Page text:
When my wife and I were planning for the arrival of our daughter, we researched and bought all the baby essentials — the stroller, the car seat, the changing table, the onesies — and then drilled down on the most important category of all: baby sleep. In particular, the perfect bassinet for making it happen. We both work in high-stress environments and were worried about fatigue affecting our job performance as well our baby’s health. After extensive research, we began our long and rewarding relationship with the SNOO Smart Sleeper.
Parents hail this as the magical sleep solution, because it combines swaddling with gentle rocking and white noise.
Being overachievers, we had read all of the books on sleep hygiene, including Dr. Harvey Karp’s classic The Happiest Baby on the Block. It seemed like a lot of the advice we read was inconsistent — one book says white noise is great, another says it doesn’t work — but many friends swore by Karp’s “Five S’s” for comforting a baby: swaddling, side holding, shh-ing, swinging, and sucking. When we discovered that there was a motorized baby-rocking bassinet that would implement all of Karp’s ideas, we were intrigued. There was just one major catch: a $1,395 price tag, or a $118 monthly rental fee.
Was even the possibility of better sleep worth that much to us? We decided it was.
At first, though, my wife was concerned that the gentle rocking would be too intense for such a little baby. So, we started our daughter in a simple bassinet that we got as a gift. It was a disaster. Our daughter slept fitfully during those first two weeks, waking up far too often with a nasty combination of sorta hungry and very angry. We moved on to the SNOO.
The SNOO was heavier but smaller and more compact than the first bassinet, not to mention better-looking: it looks like a piece of mid-century modern furniture, with a woodgrain-style finish covering the motorized base. It’s also designed to be long-lasting, with a motor intended to last through multiple babies (or multiple rentals). The SNOO is also wireless-capable. It has an app that tracks your baby’s sleep cycle, producing a simple log of sleep/wake time, and allows you to remotely adjust the rocking speed, in case you don’t want to risk waking the baby using the button at the bottom of the SNOO.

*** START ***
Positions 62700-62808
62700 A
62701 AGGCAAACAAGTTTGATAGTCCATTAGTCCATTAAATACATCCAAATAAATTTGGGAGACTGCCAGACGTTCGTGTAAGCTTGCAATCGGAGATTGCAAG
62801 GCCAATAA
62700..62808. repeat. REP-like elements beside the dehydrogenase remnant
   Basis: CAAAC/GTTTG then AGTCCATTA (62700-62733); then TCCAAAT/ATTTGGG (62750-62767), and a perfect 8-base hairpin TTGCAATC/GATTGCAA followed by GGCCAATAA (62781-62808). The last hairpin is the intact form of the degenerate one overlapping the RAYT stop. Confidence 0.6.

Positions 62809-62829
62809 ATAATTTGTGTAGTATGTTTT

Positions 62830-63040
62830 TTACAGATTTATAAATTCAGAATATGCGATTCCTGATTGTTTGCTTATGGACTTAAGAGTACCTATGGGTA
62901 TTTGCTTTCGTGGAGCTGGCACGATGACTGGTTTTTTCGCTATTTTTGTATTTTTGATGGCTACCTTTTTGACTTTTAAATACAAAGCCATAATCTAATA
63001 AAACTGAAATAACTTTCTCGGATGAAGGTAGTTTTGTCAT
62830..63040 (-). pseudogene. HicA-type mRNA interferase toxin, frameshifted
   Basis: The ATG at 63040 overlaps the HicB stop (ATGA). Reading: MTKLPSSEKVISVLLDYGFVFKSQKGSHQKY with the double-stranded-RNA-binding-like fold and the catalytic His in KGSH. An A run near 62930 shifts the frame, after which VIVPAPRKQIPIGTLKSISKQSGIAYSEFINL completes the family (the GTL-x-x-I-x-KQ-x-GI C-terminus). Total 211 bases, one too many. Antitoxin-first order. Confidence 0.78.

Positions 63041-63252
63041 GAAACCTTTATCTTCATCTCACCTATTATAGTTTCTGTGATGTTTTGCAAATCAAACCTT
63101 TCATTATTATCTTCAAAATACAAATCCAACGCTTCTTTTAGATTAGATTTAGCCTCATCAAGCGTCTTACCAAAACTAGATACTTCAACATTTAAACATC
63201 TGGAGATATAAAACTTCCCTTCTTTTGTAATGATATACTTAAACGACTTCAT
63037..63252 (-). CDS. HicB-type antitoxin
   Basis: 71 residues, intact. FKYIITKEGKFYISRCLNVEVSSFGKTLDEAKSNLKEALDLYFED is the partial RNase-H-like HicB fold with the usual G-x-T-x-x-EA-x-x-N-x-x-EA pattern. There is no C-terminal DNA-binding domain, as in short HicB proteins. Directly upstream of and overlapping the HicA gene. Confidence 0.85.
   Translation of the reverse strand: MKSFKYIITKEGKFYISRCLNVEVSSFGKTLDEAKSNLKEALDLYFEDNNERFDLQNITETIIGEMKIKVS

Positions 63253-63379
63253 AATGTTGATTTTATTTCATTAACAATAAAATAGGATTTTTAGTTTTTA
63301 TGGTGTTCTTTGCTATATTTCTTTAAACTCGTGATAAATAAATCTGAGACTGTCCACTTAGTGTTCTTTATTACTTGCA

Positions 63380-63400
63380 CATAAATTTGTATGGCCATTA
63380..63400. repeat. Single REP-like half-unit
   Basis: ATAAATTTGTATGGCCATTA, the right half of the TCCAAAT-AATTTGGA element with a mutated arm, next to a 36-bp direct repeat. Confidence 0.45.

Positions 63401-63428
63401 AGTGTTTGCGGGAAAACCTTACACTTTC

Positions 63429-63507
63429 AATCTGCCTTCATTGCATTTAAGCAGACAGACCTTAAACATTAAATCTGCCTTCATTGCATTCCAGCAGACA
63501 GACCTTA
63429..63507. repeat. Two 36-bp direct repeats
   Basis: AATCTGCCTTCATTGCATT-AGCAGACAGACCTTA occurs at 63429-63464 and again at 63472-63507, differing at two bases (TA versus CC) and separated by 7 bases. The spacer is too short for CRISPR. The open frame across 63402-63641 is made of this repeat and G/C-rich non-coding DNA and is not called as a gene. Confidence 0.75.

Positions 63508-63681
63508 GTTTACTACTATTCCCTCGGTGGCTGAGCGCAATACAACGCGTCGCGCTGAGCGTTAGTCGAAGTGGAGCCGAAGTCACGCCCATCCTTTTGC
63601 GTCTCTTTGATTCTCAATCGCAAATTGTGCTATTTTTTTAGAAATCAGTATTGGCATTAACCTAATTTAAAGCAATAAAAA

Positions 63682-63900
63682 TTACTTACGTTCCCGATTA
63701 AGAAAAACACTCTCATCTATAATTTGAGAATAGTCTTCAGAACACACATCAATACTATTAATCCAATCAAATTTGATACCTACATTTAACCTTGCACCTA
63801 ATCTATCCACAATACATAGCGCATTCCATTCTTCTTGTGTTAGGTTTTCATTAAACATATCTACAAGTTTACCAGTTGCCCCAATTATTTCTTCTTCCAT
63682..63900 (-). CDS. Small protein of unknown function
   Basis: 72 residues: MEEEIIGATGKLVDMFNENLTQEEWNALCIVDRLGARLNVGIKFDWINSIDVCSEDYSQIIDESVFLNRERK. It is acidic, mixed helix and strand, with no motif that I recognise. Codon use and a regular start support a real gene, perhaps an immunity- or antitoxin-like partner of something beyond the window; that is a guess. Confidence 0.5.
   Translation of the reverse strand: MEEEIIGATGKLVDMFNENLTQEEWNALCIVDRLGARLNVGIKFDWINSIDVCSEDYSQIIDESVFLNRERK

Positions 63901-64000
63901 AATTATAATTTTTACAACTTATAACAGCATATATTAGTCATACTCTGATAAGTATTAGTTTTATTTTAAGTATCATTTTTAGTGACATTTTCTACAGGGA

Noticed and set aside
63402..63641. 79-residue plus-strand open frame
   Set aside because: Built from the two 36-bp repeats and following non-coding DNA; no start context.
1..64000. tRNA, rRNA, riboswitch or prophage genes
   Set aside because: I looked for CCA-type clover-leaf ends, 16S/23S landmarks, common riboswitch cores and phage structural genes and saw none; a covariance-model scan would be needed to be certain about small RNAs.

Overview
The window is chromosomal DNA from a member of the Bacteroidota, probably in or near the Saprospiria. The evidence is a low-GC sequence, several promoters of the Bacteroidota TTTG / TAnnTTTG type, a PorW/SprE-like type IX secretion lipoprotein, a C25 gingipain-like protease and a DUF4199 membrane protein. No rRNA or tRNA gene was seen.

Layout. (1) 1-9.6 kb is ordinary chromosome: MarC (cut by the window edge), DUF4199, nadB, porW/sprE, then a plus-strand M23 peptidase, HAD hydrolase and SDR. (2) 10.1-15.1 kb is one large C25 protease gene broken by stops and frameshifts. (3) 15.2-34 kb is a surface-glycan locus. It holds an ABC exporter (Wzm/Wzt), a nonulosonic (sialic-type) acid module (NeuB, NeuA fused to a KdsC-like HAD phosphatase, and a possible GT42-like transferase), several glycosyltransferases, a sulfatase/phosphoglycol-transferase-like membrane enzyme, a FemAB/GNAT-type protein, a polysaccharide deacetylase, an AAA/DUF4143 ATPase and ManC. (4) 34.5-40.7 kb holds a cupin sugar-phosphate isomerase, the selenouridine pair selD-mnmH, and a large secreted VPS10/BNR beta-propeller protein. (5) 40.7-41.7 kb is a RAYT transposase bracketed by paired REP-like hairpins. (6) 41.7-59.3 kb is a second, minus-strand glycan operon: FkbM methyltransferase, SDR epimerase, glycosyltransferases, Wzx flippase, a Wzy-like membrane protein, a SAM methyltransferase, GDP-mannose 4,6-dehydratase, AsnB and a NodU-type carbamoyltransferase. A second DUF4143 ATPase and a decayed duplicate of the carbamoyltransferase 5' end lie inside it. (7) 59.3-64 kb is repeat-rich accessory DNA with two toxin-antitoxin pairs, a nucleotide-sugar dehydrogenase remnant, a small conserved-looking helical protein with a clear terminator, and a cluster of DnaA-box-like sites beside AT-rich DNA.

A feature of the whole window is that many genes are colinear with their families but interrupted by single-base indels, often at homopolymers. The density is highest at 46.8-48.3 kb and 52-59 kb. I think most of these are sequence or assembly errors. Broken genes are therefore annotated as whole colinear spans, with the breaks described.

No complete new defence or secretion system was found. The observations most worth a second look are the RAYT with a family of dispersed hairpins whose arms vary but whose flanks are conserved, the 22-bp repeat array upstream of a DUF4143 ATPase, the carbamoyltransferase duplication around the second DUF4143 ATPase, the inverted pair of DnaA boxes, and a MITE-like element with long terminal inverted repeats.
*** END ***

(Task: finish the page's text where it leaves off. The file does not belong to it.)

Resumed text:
That brings us to the heart of what the SNOO actually does (and what justifies its price tag): rocking your baby to sleep. The concept is simple: First, you swaddle your baby in one of the specially designed “five-second swaddles” that come with the SNOO, then connect the swaddle to two little posts on the side to lock them in place, and set the sleeping surface to move back and forth. The range of the rocking is very narrow. Even when it’s on its fourth and highest speed setting and appears to be intensely rocking the baby, it’s actually not moving them much. Meanwhile, three different types of white noise (they all sound like variations on a soft rain or ocean waves to me) are piped in, and vary in intensity whenever your baby starts crying too much.
So the big question here, the $1,395 question, is whether the SNOO works. And my answer, based on sleeping next to this thing every single night for fifty or so days, is that it does. Our daughter sleeps soundly. She’s fixed in place and secure in the swaddle. Over time, her sleep and feeding patterns have become more regular, which is what the SNOO promises to assist with.
And my wife’s fears about the SNOO have proven unfounded. Our daughter isn’t suffocating in there, nor is she being shaken roughly. She isn’t too drowsy, and she doesn’t sleep past when she wants to eat. In fact, the SNOO does little when she wants to rouse us to feed her and change her diaper. She raises a fuss, and we remove her from it and sort her issues. If you’re not in the room and your baby is crying, the SNOO will actually text you telling you to come. That’s a helpful little feature.
But how much has the SNOO helped? Our good friends had a baby recently and don’t have a SNOO, yet their daughter seems to be following a similar good-sleep pattern without the aid of the SNOO. But their daughter also has a gentle temperament, while our baby is quite fussy. It’s possible, then, that the SNOO has added value here. And the Happiest Baby staff have been tremendous: when my wife has emailed them questions about positioning our baby to help her pass gas, they responded within minutes with helpful, detailed suggestions.
That said, aside from the price tag, we do have our issues with the SNOO. The legs that come with the SNOO made it too high for us to see our baby from our platform bed, which sits low to the ground. We ended up replacing them with the shorter legs sold on the Happiest Baby website. This helped with visibility (my wife wanted to keep an eye on our daughter at all times), but the SNOO’s breathable mesh walls was another barrier: The mesh is thick enough to be almost opaque. It wasn’t a concern for me — in fact, I’d prefer not to see our daughter at all times — but for my wife, this has been an inconvenience.
If we were to do it again, with budget more of an issue, would we opt for the SNOO? Probably, but in that case we’d rent it. The SNOO does a good job of keeping our daughter swaddled and stable on her back. And, particularly in a time of social distancing, when visits from relatives have ceased, its rocking function offers almost a “second set of hands.”
But even though the Happiest Baby company is working to drive the cost of this item down, donating it to hospitals and working to see if it can be covered by insurance, it’s still a heavy financial lift for most families, especially for an item that is only useful until they’re six months old (or can completely roll onto their sides, which may happen a bit before that). While it’s a luxury, for us it has also served as an investment that has paid dividends for our fussy little one.
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